With a $17 billion endowment, Stanford has the resources to provide students an incredible education inside the classroom, with accomplished scholars ranging from Nobel Prize winners to former secretaries of state teaching undergraduates. The Silicon Valley ecosystem ensures that students have ample opportunity outside the classroom as well. Mark Zuckerberg gives a guest lecture in the introductory computer science class. Twitter and Square founder Jack Dorsey spoke on campus to convince students to join his companies. The guest speaker lineups at the myriad entrepreneurship and technology-related classes each quarter rival those of multithousand-dollar business conferences. Even geographically, Stanford is smack in the middle of Silicon Valley. Facebook sits just north of the school. Apple is a little farther south. Google is to the east. And just west, right next to campus, is Sand Hill Road, the Wall Street of venture capital.

Silicon Valley has always had an influence on Stanford, and vice versa. But starting in the late 2000s, tech started to dominate the university. In the fall of 2010, as Evan began his junior year, I arrived on campus as a freshman. Coming from the East Coast, I knew that Stanford and Silicon Valley were closely linked and that tech companies were a big deal out there on the West Coast. I just didn’t realize how big. One of the guys in my freshman dorm made a new social networking app that he was trying to get this tech blog called TechCrunch to write about. My friends and I went to see The Social Network in Mountain View, right next to Google’s campus. You never expect one of your friends to start a billion-dollar company. But watching The Social Network, we all had a strong feeling: This could happen again. Here.

It wasn’t just the nerds starting companies, either. Even fraternity guys and sorority girls had ideas for apps and companies. Perhaps especially them—the Greek system naturally drew out the more social students, who mixed that outgoing nature with the brains and work ethic that got them into Stanford into a potent recipe for creating popular consumer companies. Instagram cofounder Kevin Systrom was a member of Sigma Nu a couple of years before Evan, Reggie, and Bobby arrived on campus. Other high-profile companies like Chubbies, a men’s shorts and lifestyle brand, and Robinhood, a stock-trading app that would eventually be valued north of $1 billion, would be founded from the fraternities’ members in the years to come. The founder of Hewlett-Packard was a brother in Kappa Sig at Stanford as well, but that was many years ago.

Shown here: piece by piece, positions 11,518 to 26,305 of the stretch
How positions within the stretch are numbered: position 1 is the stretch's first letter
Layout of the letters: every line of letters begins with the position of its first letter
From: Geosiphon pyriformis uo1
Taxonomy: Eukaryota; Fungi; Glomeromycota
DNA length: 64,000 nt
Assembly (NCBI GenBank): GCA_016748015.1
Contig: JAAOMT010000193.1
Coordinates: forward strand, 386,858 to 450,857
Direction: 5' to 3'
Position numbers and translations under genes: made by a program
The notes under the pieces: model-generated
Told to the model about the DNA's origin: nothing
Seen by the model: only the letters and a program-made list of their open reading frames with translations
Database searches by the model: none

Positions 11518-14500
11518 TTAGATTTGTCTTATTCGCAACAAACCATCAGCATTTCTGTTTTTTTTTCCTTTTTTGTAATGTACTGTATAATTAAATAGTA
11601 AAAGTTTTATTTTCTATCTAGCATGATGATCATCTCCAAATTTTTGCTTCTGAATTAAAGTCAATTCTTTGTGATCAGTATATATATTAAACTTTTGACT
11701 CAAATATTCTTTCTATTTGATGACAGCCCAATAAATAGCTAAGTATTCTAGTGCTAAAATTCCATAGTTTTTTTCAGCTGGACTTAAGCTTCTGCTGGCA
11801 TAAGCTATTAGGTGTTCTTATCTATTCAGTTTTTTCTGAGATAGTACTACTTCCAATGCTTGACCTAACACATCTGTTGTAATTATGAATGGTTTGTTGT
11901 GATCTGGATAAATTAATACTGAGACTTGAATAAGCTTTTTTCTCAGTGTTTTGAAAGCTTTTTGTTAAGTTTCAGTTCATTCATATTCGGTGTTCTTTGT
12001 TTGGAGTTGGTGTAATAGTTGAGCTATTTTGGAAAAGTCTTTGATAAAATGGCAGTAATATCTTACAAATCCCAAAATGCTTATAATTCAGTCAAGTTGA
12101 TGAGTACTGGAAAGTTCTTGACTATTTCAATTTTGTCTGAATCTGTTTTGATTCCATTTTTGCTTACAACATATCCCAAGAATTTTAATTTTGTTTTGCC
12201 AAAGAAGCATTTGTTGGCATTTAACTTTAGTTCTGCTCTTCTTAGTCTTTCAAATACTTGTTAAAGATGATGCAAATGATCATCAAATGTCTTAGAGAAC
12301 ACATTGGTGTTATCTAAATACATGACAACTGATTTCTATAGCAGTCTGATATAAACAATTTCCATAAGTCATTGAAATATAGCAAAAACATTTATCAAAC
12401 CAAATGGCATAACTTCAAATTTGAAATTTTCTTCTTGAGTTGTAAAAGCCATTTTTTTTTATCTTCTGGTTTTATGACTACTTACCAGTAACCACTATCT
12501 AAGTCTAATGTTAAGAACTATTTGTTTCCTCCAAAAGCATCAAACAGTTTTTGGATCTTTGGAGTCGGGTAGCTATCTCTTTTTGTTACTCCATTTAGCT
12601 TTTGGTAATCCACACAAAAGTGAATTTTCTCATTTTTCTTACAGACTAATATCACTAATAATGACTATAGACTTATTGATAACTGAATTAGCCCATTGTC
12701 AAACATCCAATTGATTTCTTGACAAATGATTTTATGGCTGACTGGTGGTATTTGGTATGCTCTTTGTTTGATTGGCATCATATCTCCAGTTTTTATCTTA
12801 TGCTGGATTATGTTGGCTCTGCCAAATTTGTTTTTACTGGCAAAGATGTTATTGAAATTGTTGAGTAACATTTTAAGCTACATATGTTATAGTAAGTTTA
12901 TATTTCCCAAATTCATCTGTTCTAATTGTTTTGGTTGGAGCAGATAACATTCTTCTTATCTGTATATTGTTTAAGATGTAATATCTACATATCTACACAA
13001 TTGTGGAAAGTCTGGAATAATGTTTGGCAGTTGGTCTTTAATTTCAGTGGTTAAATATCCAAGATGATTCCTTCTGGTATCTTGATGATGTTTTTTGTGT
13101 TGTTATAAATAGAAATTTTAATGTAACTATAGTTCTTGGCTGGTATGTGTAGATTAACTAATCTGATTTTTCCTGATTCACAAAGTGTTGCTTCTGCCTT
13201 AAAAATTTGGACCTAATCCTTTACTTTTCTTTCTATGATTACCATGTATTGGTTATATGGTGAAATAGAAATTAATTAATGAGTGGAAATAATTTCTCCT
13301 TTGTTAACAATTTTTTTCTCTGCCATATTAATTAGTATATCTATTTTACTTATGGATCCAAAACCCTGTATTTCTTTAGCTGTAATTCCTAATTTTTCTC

Most of the ideas people pitched sounded idiotic. And there was a definite fatigue that set in among students who were sick of hearing so many classmates pitching so many apps. But there was nevertheless an energy on campus. People were creating and building.



October 2010

WHEN WE LAST saw him, Stuart was a freshman getting thrown from a shopping cart while trying to join the Kappa Sig fraternity. Six months later, having achieved his goal, he was a sophomore living in the fraternity house. It was a typical Wednesday night, and Stuart was anxious. He was supposed to meet up with some classmates to work on a group project. Instead, he was sitting with two dozen of his fellow pledges in the End, one of the three rooms where new members lived, like a more laid-back version of the Mid. As with the Mid, it was quite cleverly named because it sat at the east end of the house, overlooking a large parking lot.

The main room, a large, fat rectangle with a vaulted ceiling, was furnished with couches and low tables; the sophomores had set up a big projector and would watch movies on the room’s largest wall. They’d managed to jam one desk into a corner for when someone had to work but didn’t want to make the trek to the library. Other guys in the house would come through the room to smoke weed and cigarettes off the balcony. Two smaller rooms, which connected to the main room on either side, were filled with two bunk beds and dressers in one room and three bunk beds and dressers in the other. Sometimes the guy sleeping in the top bunk would drunkenly roll off and crash onto the floor, causing the other inhabitants to run in and check on him.

The pledges were awaiting the arrival of Evan Spiegel. Stuart wasn’t the only one who was anxious about what fate awaited them. Evan had spearheaded a number of rollouts that fall—these involved active members rolling pledges out of bed in the middle of the night to perform various drinking stunts. Evan’s rollouts were feared because they featured complicated tasks and lots of booze. The practice had become an increasingly vital part of the house shenanigans, as the fraternity had been placed on a year-long probation, banning them from throwing any of Evan’s precious parties.

But Evan wasn’t focused on rollouts tonight. As he entered the End, he excitedly addressed the group, telling them about a new startup he was working on.

“It’s going to be this platform where kids in high school can go on and learn about all these different universities,” he told them, his face lighting up with enthusiasm. “They can put in their credentials, then the system will give suggestions on what schools they should apply to.”